The American Burn Association Data Coordinating Center at UC Davis (DCC)
is responsible for assisting MCTG investigators in all aspects of study implementation and conduct, data management and analysis, biostatistical expertise, adverse event reporting and assistance with publication of research findings. The DCC works with the study PI and staff, the MCTG Steering Committee, Medical Monitors and DSMB throughout all phases of the research project.
Functional Areas of the DCC:
- Clinical Core
- Informatics Core
- BioStatistics Core
A Randomized Clinical Trial of Restrictive vs. Traditional Blood Transfusion Practices in Burn Patients (Transfusion Trigger)
To compare the outcome of a restrictive blood transfusion policy (maintaining a hemoglobin level 7-8g/dL) vs. a traditional transfusion policy (maintaining hemoglobin 10-11 g/dL) on the incidence of blood stream infection, hospital length of stay, duration of mechanical ventilation, mortality, and wound healing after major burn injury in adults.
The Relationship of Rehabilitation Therapy Time to The Prevention of Burn Scar Contracture (ACT)
The aim of the project will be the generation and establishment of a burn rehabilitation database through the prospective collection of information pertinent to rehabilitation patient outcomes, namely the prevention of burn scar contracture. Information collected will primarily focus on the association between burn patient acuity, scar contracture development and the amount of time patients receive rehabilitation treatments.
Rapid Detection of Staphylococcus Aureus in Burn Patients (PCR-Staph)
This is a multicenter (UC Davis Medical Center, University of Washington Harborview Medical Center, University of Cincinnati Medical Center, and University of Miami Ryder Trauma Center), randomized control trial evaluating the clinical benefit of rapid polymerase chain reaction (PCR)-based detection of Staphylococcus aureus and MRSA in burn sepsis patients. In parallel, the study evaluates the clinical utility of quantitative PCR in determining the severity and treatment efficacy of S. aureus- or MRSA-related burn sepsis. The study is sponsored by the American Burn Association and funded by the United States Army Medical Research and Material Command.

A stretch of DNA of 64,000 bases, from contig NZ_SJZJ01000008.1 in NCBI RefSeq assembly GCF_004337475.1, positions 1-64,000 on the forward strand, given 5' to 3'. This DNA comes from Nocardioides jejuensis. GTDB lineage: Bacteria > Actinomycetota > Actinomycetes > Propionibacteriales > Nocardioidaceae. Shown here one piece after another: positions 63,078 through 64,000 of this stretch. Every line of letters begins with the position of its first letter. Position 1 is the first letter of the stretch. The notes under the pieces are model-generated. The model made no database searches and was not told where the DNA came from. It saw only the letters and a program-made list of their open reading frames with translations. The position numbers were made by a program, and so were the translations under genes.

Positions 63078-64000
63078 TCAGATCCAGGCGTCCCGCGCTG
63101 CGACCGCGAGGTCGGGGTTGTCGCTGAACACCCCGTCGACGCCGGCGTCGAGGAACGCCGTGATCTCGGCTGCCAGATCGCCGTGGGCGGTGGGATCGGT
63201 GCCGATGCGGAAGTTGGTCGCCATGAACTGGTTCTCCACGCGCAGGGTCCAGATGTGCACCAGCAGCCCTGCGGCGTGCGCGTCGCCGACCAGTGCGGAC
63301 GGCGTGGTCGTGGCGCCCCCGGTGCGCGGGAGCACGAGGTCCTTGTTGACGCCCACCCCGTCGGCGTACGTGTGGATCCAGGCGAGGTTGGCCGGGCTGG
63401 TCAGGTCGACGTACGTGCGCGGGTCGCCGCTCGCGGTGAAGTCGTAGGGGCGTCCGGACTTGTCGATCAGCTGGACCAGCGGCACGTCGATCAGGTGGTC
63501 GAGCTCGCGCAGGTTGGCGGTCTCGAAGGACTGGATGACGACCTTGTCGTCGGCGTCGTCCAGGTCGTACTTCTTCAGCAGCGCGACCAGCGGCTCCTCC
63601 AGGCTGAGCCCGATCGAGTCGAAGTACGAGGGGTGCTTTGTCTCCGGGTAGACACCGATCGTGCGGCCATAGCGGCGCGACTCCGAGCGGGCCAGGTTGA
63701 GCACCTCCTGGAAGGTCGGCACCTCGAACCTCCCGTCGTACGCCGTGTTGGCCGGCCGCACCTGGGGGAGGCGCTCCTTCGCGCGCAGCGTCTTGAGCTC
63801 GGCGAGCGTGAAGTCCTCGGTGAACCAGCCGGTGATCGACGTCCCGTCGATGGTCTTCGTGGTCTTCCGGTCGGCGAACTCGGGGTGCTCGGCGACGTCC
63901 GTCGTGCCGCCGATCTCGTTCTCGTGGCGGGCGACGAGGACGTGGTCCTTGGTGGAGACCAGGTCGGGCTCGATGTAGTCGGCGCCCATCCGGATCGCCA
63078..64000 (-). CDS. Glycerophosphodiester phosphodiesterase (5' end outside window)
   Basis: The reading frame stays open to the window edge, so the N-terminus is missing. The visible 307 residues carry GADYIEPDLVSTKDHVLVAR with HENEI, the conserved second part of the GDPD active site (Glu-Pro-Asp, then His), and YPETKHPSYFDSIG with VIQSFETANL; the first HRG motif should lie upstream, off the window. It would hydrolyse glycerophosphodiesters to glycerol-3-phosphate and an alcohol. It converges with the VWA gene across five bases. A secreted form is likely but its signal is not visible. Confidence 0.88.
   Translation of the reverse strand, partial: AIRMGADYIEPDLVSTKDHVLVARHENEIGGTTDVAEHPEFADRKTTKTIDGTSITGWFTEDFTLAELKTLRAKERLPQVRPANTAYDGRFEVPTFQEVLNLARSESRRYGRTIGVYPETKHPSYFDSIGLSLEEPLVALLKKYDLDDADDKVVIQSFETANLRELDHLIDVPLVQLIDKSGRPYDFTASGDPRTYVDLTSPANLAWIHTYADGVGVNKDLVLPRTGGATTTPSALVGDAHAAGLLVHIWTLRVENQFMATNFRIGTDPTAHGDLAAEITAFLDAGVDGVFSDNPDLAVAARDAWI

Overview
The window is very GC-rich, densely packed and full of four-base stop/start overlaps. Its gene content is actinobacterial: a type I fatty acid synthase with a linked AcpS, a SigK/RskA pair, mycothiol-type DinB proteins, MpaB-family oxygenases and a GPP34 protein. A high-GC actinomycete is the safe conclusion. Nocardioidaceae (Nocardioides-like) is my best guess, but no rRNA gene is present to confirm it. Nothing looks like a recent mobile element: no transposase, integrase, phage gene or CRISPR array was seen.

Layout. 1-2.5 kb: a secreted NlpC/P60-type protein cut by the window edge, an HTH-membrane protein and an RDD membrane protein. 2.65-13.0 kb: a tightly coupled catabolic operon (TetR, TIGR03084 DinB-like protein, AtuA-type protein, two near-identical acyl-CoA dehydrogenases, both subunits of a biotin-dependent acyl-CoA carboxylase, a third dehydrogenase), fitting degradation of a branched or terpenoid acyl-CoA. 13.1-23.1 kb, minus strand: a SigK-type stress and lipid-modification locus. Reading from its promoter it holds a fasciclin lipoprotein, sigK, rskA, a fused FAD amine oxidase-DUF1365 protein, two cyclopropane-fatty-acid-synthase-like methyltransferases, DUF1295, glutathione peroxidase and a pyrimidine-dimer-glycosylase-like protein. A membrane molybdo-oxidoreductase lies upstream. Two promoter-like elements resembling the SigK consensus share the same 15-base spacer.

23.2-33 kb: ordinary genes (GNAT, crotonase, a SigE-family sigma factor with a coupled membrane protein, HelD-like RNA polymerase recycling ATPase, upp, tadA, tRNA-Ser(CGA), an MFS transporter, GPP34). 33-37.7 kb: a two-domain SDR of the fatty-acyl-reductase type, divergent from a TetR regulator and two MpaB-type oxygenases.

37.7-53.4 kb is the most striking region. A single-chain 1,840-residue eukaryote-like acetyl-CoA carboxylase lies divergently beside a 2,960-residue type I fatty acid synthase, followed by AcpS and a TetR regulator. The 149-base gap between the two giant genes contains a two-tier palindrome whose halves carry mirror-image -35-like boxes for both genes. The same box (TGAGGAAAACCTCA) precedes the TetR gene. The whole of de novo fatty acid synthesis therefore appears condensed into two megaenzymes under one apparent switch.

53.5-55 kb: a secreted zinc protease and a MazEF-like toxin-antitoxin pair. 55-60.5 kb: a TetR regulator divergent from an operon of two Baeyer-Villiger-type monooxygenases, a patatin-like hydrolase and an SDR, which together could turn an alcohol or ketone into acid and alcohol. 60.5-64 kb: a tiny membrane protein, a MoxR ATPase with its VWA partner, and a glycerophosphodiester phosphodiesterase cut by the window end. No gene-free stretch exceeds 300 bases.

Effects of a Community Based Exercise Program in Adults with Severe Burns (COMBEX)
The purpose of this study is to assess the efficacy of implementing a 12-week structured and supervised community-based exercise program (COMBEX) at hospital discharge. This study will assess the effect of exercise on mental health and physical function, along with its effects on the amelioration of the burn-induced catabolic response.
Randomized Controlled Evaluation of Hemofiltration in Adult Burn Patients With Septic Shock and Acute Renal Failure (RESCUE)
This is a multicenter non-blinded randomized controlled trial comparing intervention with early high-volume hemofiltration (HVHF) plus 'contemporary' care versus 'contemporary' care alone in the treatment of critically ill patients with ARF secondary to septic shock.
Inhalation Severity of Injury Score (ISIS)
The goal of this multicenter study is to develop a standardized scoring system for inhalation injury that can be used both to quantify and predict injury severity inhalation injury in adults over 18 years of age. Our hypothesis is that we can develop a model based on clinical, radiographic, bronchoscopic, and biochemical parameters that will predict the severity of inhalation injury with greater than 80% predictive accuracy. More information
Sentinel Gene Expression to Forecast Outcomes and Monitor Treatment Protocols in Combined Burn/Trauma
The overall objectives of this Demonstration Research Project are to establish whether changes in a newly recognized representative of 'sentinel' genes expressed in normal tissues can forecast the severity of responses to injury, the clinical outcomes after injury and the specific therapeutic strategies that should be deployed in patients with burn, trauma and burn/trauma.